What caused the potato famine for kids?

The immediate cause of the famine was a disease called blight, which affected potato crops. Blight stopped the potato plants from growing properly. Most people in Ireland at the time were very poor. Potatoes were their main source of food, and they had little else to eat.

What was the great Irish famine for kids?

Top 10 Great Irish Famine facts for children The Great Irish Famine was caused by a disease called potato blight. It began in 1845. A huge number of Irish people emigrated during this time. The famine is also known as An Gorta Mór (The Great Hunger) in Ireland.

Did the Irish live off of potatoes?

Why were potatoes so important to Ireland? The potato plant was hardy, nutritious, calorie-dense, and easy to grow in Irish soil. By the time of the famine, nearly half of Ireland’s population relied almost exclusively on potatoes for their diet, and the other half ate potatoes frequently.

How the Irish Potato Famine was solved?

The “famine” ended in 1849, when British troops stopped removing the food. While enough food to sustain 18 million people was being removed from Ireland, its population was reduced by more than 2.5 million, to 6.5 million.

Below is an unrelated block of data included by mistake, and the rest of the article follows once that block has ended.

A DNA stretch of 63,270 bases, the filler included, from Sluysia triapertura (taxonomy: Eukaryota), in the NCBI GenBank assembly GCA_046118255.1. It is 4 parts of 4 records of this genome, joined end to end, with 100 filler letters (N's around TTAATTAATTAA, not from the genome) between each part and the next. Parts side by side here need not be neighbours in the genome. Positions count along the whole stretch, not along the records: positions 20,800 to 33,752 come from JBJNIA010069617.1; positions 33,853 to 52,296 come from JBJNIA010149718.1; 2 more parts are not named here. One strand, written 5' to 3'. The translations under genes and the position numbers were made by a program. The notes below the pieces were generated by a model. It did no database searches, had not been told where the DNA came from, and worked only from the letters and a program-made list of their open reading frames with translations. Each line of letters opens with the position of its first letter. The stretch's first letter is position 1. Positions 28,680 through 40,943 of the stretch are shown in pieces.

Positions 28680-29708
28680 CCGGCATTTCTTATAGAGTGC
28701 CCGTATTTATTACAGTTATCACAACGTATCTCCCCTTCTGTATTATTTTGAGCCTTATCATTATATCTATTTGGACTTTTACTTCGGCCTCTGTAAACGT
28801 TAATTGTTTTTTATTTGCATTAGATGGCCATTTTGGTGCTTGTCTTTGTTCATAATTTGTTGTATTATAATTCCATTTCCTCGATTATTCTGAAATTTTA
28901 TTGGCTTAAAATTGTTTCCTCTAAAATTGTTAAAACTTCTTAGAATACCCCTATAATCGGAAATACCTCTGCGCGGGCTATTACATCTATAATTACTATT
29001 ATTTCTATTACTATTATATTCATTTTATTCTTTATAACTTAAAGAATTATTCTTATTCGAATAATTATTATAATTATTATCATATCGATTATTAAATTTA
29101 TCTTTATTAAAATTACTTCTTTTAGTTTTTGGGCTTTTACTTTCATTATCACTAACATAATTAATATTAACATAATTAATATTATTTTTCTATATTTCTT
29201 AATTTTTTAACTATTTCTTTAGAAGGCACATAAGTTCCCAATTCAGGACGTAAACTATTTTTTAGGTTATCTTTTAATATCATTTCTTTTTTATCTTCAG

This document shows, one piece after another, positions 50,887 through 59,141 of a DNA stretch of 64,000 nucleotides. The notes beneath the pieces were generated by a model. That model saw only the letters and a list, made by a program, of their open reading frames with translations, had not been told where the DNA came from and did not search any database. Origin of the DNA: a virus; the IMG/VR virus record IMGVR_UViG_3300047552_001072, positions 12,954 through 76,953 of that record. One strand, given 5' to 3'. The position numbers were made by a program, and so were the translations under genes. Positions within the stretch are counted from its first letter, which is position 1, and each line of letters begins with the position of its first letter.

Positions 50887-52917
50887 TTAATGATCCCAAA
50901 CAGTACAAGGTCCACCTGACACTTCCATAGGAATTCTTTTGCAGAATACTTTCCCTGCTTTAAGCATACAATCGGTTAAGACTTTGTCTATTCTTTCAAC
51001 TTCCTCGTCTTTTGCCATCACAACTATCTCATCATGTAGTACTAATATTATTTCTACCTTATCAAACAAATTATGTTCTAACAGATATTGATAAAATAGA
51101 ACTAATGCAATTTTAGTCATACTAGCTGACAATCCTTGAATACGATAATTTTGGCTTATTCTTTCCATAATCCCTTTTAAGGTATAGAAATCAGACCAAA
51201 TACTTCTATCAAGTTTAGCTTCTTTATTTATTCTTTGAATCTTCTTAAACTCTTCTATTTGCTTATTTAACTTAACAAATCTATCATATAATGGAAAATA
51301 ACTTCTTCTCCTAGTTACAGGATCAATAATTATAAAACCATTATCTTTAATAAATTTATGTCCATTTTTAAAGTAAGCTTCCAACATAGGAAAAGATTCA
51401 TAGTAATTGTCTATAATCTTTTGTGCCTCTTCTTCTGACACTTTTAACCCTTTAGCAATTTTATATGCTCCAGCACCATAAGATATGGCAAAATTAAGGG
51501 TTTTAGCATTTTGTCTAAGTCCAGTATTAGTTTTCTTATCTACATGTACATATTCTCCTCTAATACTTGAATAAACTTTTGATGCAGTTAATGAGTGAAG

How do you explain famine to a child?

A famine exists when large numbers of people cannot get enough food for long periods of time. People in a famine may die from starvation or disease. There have been famines throughout history and in all parts of the world.

Did people eat grass during the potato famine?

During the Irish Potato Famine of the 1840s, mass starvation forced many Irish to flee their homeland in search of better times in America and elsewhere. Kinealy says those who stayed behind turned to desperate measures. “People were so deprived of food that they resorted to eating grass,” Kinealy tells The Salt.

How did the famine start?

The Irish Potato Famine, also known as the Great Hunger, began in 1845 when a fungus-like organism called Phytophthora infestans (or P. infestans) spread rapidly throughout Ireland. The infestation ruined up to one-half of the potato crop that year, and about three-quarters of the crop over the next seven years.